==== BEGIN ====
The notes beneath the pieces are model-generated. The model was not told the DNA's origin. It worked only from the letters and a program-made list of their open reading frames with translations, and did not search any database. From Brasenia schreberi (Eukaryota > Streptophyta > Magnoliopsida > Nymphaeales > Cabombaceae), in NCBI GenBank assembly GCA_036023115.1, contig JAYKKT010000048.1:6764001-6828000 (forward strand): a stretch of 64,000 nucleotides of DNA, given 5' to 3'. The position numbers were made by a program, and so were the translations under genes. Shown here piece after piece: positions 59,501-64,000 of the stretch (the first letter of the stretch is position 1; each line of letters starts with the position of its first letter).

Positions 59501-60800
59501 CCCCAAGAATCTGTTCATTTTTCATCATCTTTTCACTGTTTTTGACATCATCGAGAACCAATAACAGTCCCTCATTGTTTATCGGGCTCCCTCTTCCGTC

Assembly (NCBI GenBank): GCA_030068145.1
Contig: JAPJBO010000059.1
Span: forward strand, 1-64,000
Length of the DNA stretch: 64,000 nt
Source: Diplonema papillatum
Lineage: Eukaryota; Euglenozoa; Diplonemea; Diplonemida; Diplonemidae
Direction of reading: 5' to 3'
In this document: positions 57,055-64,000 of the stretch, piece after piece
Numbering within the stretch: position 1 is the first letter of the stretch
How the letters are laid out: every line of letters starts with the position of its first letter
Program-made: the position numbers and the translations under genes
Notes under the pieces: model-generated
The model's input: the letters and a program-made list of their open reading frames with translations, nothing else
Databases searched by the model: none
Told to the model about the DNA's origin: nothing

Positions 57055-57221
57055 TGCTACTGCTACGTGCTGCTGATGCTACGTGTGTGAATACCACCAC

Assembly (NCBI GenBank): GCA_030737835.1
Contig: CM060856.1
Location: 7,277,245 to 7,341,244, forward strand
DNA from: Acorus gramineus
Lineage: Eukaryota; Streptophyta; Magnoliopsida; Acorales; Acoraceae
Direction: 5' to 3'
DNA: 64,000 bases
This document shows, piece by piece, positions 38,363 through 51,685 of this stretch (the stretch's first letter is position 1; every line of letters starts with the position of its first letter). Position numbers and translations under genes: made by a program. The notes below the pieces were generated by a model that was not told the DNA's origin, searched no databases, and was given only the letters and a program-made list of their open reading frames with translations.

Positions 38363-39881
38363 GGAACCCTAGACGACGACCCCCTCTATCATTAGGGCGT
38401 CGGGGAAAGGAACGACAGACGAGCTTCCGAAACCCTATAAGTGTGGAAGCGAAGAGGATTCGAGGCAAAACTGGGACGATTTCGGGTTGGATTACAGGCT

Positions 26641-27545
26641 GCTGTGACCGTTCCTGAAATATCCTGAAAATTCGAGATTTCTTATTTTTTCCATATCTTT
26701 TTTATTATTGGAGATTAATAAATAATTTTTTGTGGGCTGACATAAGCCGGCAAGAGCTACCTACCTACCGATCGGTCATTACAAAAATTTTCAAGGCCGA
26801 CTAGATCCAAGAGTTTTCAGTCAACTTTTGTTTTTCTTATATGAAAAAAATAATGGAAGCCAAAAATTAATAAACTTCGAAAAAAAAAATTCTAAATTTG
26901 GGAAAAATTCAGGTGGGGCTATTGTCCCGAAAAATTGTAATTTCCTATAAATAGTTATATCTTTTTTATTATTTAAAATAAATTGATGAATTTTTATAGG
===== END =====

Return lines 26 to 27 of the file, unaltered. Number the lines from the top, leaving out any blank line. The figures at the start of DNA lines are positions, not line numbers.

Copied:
Direction: 5' to 3'
DNA: 64,000 bases